Horror Movie Month: "Halloween IV: The Return of Michael Myers" Review

Movie Description(Click Here To Hide)
Ten years after his original massacre, the invalid Michael Myers awakens and returns to Haddonfield to kill his seven-year-old niece on Halloween. Can Dr. Loomis stop him?
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Horror Movie Month: "Halloween IV: The Return of Michael Myers" Review

Length: 88 minutes
Release Date: Oct. 21, 1988
Directed by: Dwight H. Little
Genre: Horror/Suspense/Thriller

Loyal fans of the "Halloween" franchise finally got what they were looking for in the "Halloween IV: The Return of Michael Myers" release: the return of the main draw, Michael himself. Much to the chagrin of fans, "Halloween III: Season of the Witch" strayed from the original formula that made the first two movies a success—the scary pale-faced slasher who set hearts racing and legs running (albeit ever so slowly in that classic slasher-movie style). With "Halloween IV: The Return of Michael Myers," the series revisited the storyline that very well may boil down to one thing: the longest-running sibling rivalry in horror movie history.

When "Halloween" (1978) was first released, sequels were never envisioned until it proved to be box office gold. With the follow-up film, "Halloween II" (1981), lacking a real following among fans of the original, the creators decided to stray from the formula a bit. The intention of the series creators was to bring out a new "Halloween" installment each year, beginning with "Halloween III," and Michael's character was shelved. That proved to be a bad move, and the third film received a lackluster reception among moviegoers and critics. The series went into hibernation following the third segment, and it wasn't until the fourth film's release that it would really find its niche in the horror market, although the first films in the series are widely recognized for their contribution to the development of the slasher movie phenomenon.

The movie opens ten years after Michael's bloody killing spree in Haddonfield. The explosion that should have killed Michael at the end of "Halloween II" left him in a catatonic state and housed at a federal sanitarium. An ambulance arrives to pick him up for his transfer to another facility, leading up to Michael's escape after his sedation unexpectedly wears off during the ride. He kills the two attendants and starts on his quest to find his niece, Jamie, who is the daughter of his sister Laurie Strode (played by Danielle Harris). In this film, Laurie is believed to be dead, although she'll resurface in the seventh film in the series, leaving Michael to pursue his niece instead.

Although the film is an edge-of-your-seat thriller, it is nonetheless pretty predictable from there on out; although, a returning actor from the series original two entries does a great job of keeping it fresh. Dr. Loomis, played by Donald Pleasance, does basically the same thing in movie four that he did in previous releases—stop Michael—but he doesn't make it seem like he's reliving his previous performances. Dr. Loomis quickly gives chase to Haddonfield where the fall Halloween festival is well under way. After a few promiscuous teens are slashed to bits and several kids are terrorized, Loomis aids the police in a manhunt that ends with Michael's demise.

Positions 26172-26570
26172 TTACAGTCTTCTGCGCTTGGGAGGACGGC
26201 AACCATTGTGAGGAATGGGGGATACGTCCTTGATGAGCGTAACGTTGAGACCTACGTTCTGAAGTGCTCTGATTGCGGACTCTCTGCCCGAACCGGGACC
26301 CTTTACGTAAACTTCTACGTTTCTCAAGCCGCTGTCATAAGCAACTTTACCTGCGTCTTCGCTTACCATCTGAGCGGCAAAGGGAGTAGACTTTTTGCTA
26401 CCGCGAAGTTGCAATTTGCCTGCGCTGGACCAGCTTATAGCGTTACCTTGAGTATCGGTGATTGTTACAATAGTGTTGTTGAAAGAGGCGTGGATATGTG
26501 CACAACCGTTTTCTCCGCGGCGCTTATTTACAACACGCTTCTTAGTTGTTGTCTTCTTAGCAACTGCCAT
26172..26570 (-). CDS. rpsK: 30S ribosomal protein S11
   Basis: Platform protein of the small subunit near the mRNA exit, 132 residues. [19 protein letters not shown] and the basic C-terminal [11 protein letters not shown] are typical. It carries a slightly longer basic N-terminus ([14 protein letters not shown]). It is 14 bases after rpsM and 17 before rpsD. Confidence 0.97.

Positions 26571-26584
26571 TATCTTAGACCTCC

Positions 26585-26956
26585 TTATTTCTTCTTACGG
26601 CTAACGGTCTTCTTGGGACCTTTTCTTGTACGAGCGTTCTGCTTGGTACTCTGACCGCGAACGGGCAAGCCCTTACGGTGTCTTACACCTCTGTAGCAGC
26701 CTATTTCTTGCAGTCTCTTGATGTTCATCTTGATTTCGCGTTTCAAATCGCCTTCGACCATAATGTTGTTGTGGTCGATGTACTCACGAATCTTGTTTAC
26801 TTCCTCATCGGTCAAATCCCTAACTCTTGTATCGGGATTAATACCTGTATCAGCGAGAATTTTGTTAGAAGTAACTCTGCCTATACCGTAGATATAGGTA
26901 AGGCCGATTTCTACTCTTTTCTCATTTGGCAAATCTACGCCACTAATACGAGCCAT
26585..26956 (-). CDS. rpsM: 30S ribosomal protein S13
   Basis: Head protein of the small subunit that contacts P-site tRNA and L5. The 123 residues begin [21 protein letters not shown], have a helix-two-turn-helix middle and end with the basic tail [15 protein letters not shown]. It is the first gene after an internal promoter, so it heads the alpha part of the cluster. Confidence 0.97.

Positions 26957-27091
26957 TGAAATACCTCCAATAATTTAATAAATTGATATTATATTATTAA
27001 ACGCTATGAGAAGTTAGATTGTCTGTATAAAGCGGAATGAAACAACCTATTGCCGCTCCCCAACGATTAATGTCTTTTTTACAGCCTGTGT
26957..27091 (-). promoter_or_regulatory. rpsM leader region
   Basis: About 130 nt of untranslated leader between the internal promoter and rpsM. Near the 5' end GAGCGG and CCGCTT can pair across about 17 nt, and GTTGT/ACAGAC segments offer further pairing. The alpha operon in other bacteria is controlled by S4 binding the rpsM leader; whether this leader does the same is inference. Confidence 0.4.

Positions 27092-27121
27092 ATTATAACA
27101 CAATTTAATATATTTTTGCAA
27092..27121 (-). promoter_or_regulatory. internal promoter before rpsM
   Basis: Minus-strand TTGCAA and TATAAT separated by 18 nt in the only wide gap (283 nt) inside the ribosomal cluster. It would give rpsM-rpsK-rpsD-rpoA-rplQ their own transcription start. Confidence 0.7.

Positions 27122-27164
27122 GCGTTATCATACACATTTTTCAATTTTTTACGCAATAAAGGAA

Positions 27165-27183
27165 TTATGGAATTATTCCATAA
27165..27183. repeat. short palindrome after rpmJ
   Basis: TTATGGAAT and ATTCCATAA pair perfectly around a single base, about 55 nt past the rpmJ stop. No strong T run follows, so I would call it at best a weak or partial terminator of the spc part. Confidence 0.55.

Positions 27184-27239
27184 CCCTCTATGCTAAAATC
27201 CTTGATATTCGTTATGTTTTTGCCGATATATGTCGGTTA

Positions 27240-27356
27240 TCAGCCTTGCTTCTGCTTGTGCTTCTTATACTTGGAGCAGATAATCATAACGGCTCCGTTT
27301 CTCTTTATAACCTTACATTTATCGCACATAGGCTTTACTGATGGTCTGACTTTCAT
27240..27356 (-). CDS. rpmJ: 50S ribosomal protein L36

Fans of the first three movies were disappointed to find that Laurie's character, played by Jamie Lee Curtis, was not on board for the fourth film. At this point in time, Curtis had moved beyond her stint as a scream queen to pursue other films. Still, her obvious absence was noticed by fans of her steely performances in the original films.

Most fans of the "Halloween" series will agree that the fourth installment has moments that make it a souped-up version of films one and two—if only for the improved scenery. For example, the second film was set in the restrictive environment of a hospital. There's something more menacing about Michael when he is left to torture, maim, and kill in the wide-open spaces of the outdoors. The fourth film also has scenes that were not the norm in its predecessors, such as the dream sequence where Jamie and her uncle meet face to face.

It was that meeting that lead up to the film's shocking conclusion, which allowed for the easy transition for the franchise into film five without a whole lot of effort. Without spoiling the end, suffice it to say that the evil force that is Michael Myers doesn't fall far from the proverbial tree, but the effort put into the conclusion led to pent-up excitement for a plot twist that never surfaced with "Halloween 5," leaving fans scratching their heads in bewilderment.

The film was only a small blip on the radar as far as box office numbers go, but it is remembered as a standout from "Halloween III," which is usually referred to as an unwatchable film. The formula behind "Halloween IV: The Return of Michael Myers" is one that works—it provides around ninety minutes of slasher entertainment with a whirlwind of scares and shocks and a touch of campy humor that makes it pretty fun to watch, but it is not scary enough to make you want to sleep with the lights on.

Rated: 3 of 5